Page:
India’s support of economic reforms and structural changes have resulted in high growth rates and substantial reductions in poverty. By embracing technology to improve service delivery in important sectors, the country is poised to significantly enhance the lives of its citizens and its role in the global economy.
The King Center on Global Development facilitates rigorous research, student engagement, and collaboration between Stanford faculty and students with research centers and institutions in India. Conferences and workshops promote knowledge sharing between researchers, policymakers, and business and community leaders from India and other countries.
Research and Collaboration
The King Center advances a broad range of robust, data-driven research in India by Stanford faculty and students and their strategic partners around the world. Research by King Center faculty affiliates provides insight into key issues affecting India’s public and private sectors.
The King Center collaborates with institutions in India to organize events, including conferences on Indian economic policy and workshops featuring Stanford faculty research. The center also hosts India’s leading policy makers, providing opportunities for the Stanford community to interact with key influencers.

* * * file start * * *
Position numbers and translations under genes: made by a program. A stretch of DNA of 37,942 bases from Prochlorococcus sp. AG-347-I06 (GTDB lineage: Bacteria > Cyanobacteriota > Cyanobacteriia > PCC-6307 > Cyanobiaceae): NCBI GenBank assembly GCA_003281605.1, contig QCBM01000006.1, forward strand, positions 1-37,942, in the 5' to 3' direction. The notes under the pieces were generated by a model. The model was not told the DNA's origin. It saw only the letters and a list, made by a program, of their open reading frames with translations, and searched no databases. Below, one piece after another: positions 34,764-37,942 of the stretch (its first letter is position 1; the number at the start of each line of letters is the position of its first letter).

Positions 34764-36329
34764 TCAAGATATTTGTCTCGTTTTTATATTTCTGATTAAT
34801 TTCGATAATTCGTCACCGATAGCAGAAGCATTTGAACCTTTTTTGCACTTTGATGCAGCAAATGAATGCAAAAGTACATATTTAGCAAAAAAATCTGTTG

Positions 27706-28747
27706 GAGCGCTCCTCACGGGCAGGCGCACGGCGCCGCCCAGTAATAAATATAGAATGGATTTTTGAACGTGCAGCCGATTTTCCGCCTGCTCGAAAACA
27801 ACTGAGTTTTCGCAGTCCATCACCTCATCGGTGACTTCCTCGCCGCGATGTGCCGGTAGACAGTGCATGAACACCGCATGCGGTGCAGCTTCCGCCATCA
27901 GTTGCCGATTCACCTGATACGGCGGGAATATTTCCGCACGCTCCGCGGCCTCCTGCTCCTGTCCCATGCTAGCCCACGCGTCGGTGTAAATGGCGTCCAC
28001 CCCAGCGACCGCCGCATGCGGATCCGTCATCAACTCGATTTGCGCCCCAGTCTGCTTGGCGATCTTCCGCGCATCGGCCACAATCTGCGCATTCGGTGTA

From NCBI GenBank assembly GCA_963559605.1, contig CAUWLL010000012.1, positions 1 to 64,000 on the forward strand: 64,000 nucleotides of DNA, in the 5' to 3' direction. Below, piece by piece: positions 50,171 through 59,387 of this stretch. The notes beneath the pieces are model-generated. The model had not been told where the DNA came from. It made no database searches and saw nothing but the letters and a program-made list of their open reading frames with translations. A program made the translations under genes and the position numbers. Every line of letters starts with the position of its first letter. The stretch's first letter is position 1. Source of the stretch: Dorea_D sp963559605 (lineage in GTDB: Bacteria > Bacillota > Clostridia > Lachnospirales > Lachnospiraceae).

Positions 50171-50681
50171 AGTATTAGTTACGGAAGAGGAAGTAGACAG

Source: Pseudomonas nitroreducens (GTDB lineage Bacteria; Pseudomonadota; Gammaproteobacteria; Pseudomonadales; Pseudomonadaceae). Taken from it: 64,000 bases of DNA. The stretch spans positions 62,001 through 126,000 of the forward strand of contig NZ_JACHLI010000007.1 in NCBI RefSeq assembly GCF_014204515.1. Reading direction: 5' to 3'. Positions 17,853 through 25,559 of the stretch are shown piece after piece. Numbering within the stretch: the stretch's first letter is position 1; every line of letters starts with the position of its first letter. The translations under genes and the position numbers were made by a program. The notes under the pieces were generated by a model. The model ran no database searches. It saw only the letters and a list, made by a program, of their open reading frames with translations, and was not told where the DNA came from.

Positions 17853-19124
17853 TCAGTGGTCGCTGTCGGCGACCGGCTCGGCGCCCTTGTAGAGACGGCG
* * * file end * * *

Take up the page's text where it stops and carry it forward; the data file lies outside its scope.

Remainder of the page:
The center’s Undergraduate Field Research Assistant Program gives undergraduate students the opportunity to work alongside a Stanford faculty member and with a local partner on-the-ground. In two experiences for summer 2020, undergraduate students will have the opportunity to evaluate how civics education affects women’s political representation and participation, as well as assess the impact of interventions to preserve the livelihoods of local artisans.
The King Center also supports Stanford students conducting their own research on India. Graduate student research funding and fellowship opportunities are available and a number of Stanford students conducting research in India have received funding. Recently, political science PhD candidate Aliz Tóth received graduate student research funding for her original research on political participation among urban voters in India.